PARIS — Bruno Podalydes’ “Bancs Publics,” an ensemble film starring a bevy of well-known Gallic thesps, including Mathieu Amalric (“The Diving Bell and the Butterfly”), will open the Paris Cinema Intl. Film Festival, which runs July 2-14.

Event closes on a musical note with Ang Lee screener “Taking Woodstock,” which bowed to mixed reviews at Cannes.

The 7th edition’s solid lineup of French preems and the presence of many famed European and American directors underscore the festival’s consolidation as a popular part of Paris’ cultural calendar.

Potential highlights include Michael Mann presenting “Public Enemies” alongside Johnny Depp and Marion Cotillard; and the still livewire, 100-year-old Portuguese helmer Manoel de Oliveira, who introduces “Eccentricities of a Blond-Haired Girl.”

The fest will also go digital 3-D with the sneak preem of Pixar’s Cannes opener “Up.”

“We’re happy to show ‘Up.’ It’s a great way to keep the buzz of the film alive between the Cannes premiere and the French theatrical release 11 weeks later,” said Jean de Rivieres, head of Walt Disney France.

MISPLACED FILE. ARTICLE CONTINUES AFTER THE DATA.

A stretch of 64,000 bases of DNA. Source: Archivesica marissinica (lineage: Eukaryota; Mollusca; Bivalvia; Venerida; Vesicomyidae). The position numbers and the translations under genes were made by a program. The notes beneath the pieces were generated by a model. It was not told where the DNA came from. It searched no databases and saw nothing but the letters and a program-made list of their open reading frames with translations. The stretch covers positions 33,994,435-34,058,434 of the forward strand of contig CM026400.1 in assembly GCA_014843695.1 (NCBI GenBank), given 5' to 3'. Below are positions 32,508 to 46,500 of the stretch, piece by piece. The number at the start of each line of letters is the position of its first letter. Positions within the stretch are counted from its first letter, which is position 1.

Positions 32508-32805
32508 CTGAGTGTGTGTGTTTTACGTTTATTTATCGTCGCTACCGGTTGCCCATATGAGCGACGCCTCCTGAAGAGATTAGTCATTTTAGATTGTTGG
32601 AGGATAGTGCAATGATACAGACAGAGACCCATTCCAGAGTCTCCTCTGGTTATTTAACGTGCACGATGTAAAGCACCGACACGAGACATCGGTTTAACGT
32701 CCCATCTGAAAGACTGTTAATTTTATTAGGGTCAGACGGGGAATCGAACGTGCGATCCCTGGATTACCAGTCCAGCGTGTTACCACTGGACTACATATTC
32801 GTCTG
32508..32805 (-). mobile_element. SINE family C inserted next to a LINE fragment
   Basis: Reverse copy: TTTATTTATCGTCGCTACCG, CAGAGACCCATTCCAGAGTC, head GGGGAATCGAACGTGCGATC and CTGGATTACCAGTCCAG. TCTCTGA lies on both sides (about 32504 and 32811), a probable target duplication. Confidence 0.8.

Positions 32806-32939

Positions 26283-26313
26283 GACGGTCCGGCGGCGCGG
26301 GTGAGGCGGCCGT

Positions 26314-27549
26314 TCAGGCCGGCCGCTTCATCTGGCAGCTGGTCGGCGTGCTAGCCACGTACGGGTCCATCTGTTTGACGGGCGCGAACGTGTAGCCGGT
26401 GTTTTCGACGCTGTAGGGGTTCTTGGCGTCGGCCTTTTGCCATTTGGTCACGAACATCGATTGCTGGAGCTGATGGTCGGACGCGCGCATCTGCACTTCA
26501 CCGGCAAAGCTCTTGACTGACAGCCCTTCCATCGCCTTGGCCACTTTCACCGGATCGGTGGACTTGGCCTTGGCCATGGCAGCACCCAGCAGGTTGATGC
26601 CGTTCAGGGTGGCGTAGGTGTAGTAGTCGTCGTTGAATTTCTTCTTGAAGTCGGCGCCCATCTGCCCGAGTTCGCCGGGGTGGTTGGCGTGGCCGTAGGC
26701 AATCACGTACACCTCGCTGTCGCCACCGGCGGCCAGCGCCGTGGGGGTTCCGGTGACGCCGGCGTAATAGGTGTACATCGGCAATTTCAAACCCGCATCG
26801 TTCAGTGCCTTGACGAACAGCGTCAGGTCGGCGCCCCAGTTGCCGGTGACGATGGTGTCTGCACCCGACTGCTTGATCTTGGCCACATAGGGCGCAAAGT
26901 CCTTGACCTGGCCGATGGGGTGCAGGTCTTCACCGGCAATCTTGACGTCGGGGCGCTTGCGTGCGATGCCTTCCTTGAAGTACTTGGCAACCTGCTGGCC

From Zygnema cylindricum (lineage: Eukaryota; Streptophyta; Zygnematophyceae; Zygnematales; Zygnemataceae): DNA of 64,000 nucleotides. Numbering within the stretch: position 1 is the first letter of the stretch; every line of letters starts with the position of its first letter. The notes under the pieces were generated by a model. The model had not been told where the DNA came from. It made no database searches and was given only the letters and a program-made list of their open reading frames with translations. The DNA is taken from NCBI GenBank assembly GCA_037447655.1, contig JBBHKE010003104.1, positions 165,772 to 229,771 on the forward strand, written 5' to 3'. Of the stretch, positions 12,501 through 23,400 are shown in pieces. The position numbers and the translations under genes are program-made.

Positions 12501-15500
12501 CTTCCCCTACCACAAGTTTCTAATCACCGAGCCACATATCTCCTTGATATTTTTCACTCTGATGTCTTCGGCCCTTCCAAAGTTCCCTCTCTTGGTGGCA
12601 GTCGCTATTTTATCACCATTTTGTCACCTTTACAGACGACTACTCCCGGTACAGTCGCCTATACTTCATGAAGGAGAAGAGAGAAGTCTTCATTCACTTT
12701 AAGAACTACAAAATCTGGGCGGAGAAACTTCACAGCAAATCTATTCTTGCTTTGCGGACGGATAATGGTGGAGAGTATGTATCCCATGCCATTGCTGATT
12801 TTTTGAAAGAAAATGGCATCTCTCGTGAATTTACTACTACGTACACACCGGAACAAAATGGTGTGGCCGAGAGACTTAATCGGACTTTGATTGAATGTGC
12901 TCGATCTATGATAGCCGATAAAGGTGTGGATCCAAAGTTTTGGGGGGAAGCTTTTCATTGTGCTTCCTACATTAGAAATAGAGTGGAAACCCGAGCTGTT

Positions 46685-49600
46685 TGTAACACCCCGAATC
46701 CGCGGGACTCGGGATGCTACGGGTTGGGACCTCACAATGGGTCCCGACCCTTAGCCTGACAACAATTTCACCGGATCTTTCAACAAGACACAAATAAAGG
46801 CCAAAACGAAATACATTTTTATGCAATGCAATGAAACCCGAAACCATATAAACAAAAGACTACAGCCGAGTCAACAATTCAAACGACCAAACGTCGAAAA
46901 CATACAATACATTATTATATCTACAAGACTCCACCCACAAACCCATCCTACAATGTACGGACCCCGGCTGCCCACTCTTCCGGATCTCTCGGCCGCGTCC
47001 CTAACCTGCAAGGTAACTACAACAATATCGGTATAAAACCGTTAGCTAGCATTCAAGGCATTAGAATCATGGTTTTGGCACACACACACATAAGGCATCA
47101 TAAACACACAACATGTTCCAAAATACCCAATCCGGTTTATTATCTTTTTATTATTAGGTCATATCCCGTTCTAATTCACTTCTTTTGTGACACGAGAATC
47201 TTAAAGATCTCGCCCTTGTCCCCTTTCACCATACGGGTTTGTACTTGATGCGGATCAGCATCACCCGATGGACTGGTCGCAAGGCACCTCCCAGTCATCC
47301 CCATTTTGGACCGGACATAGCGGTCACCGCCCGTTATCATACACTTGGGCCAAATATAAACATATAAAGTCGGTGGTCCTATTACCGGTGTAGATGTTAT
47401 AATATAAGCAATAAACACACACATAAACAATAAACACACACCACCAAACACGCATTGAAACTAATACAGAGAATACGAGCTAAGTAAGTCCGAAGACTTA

Artistic director Aude Hesbert’s international competition lineup is as eclectic as ever, showcasing hidden gems from Europe, Asia and the Middle-East. The program includes seven first features, including Kazakh helmer George Ovashvili’s “The Other Bank,” a drama about a little boy searching for his father after the fall of the Soviet Regime; and “Breathless,” directed by South-Korea’s Yang Ik-june, about a violent young debt collector who’s tormented by his tragic family history.

Fest’s competition also features better-known films, including director Sebastian Silva’s Chilean tragicomedy “The Maid,” which took the Special Jury Prize and World Cinema grand jury nod at Sundance.

Highlights of the fest’s short competition includes “Madame Butterfly,” from Tsai Ming-liang, who also receives an eight-film retrospective.

British thesp Charlotte Rampling acts as the festival’s chair for the third consecutive edition.